“He has his hands up and is facing the car and looks at Shelby, and his left hand goes through the car window, and that’s when she fired her shot,” Wood told the Tulsa World.
But attorneys for Crutcher’s family challenged that claim Tuesday, presenting an enlarged photo from the police footage that appeared to show that Crutcher’s window was rolled up.
Local and federal investigations are underway to determine whether criminal charges are warranted and whether Crutcher’s civil rights were violated.
Hundreds of protesters rallied Tuesday night outside police headquarters in downtown Tulsa calling for Shelby to be fired.
“Police treated Crutcher differently than they would if a white person had been stopped in a similar instance,” said Sharon Smith, 60, an African-American resident of the suburb of Broken Arrow.
Organizers urged participants to remain peaceful, and the protesters dispersed before nightfall without any incidents.
Police helicopter footage was among several clips released Monday that show the shooting and aftermath. A man in the helicopter that arrives above the scene as Crutcher walks to the vehicle can be heard saying “time for a Taser” and then: “That looks like a bad dude, too. Probably on something.”
Betty Shelby’s mother-in-law, Lois Shelby, said the officer is grieving for Crutcher’s family and isn’t prejudiced. She told the AP in a phone interview Tuesday that Shelby “thought she had to protect her own life” when she shot Crutcher.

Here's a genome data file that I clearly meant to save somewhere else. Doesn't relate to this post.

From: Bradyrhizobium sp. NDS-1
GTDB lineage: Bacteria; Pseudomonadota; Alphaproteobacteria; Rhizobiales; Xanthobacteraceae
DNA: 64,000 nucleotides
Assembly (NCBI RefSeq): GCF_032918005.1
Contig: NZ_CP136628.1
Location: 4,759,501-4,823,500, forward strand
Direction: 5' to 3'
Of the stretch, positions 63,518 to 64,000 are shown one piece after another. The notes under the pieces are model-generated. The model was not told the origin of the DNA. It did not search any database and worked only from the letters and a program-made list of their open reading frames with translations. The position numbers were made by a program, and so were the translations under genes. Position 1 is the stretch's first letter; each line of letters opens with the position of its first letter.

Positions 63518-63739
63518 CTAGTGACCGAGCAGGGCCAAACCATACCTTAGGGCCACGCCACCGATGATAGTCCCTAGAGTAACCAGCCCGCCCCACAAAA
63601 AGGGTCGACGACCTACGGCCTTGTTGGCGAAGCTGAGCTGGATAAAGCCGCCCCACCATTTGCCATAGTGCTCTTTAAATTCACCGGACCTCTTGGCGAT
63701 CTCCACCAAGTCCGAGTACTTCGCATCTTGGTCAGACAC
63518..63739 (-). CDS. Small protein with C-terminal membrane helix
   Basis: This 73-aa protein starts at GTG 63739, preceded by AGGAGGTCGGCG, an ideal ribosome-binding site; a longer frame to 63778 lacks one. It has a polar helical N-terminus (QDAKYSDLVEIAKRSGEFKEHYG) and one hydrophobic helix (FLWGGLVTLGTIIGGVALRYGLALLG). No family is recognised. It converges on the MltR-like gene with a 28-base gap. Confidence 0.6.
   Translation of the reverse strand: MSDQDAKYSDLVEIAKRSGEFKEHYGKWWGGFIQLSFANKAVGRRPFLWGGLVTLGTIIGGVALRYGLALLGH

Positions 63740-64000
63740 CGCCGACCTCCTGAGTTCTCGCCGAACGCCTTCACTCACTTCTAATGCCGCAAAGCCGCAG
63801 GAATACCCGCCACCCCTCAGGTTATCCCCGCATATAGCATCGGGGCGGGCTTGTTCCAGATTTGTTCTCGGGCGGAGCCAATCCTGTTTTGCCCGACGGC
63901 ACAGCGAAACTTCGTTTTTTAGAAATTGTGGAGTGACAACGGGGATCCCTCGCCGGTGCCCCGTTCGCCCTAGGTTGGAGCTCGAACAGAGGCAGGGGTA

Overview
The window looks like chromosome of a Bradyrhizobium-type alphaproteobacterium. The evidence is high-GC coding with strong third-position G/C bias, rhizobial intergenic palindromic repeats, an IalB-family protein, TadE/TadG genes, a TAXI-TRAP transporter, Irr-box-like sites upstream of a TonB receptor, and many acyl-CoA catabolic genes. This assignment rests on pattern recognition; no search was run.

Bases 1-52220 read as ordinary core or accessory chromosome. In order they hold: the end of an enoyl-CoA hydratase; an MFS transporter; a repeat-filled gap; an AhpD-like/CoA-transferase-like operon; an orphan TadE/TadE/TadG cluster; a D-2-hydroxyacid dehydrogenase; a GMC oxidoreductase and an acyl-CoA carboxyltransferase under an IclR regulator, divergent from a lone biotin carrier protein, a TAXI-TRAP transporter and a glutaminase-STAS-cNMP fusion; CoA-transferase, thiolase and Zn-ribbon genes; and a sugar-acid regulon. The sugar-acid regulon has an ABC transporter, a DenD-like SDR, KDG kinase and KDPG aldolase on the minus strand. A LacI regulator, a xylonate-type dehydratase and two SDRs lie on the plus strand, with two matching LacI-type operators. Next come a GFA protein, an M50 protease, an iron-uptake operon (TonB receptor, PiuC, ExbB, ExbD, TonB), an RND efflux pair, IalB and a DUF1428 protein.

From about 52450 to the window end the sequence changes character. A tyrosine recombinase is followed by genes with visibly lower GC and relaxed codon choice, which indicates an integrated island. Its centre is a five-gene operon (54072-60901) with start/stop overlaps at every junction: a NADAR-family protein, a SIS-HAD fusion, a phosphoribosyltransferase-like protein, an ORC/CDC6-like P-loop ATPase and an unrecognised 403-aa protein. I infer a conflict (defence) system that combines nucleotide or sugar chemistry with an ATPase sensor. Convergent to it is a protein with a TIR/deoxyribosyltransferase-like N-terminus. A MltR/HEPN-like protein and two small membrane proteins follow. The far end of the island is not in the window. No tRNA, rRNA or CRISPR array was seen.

“She wouldn’t harm anyone. We’re all sick. We feel for the (Crutcher) family,” Lois Shelby said. “But, you know, we have a family that goes out every day and faces life and death. And when she is being accused of things she didn’t do wrong, it’s too much, and they don’t think about our family.”
Betty Shelby declined comment, referring calls to her attorney.
Police video shows Crutcher walking toward his SUV that is stopped in the middle of the road. His hands are up and a female officer is following him. As Crutcher approaches the driver’s side of the SUV, more officers arrive and Crutcher appears to lower his hands and place them on the vehicle before the officers surround him.
Crutcher can be seen dropping to the ground. Someone on the police radio says, “I think he may have just been tasered.” Then almost immediately, someone can be heard yelling, “Shots fired!” and Crutcher is left lying in the street.
Shelby’s attorney, Wood, said Turnbough fired the stun gun at the same time Shelby opened fire because both perceived a threat.
The shooting comes four months after ex-Tulsa County volunteer deputy Robert Bates was sentenced to four years in prison on a second-degree manslaughter conviction in an unarmed black man’s 2015 death. Bates said he mistakenly grabbed his gun instead of his Taser. Shelby worked as a Tulsa County sheriff’s deputy for four years before joining the Tulsa Police Department in December 2011, officials said. She has been placed on paid leave.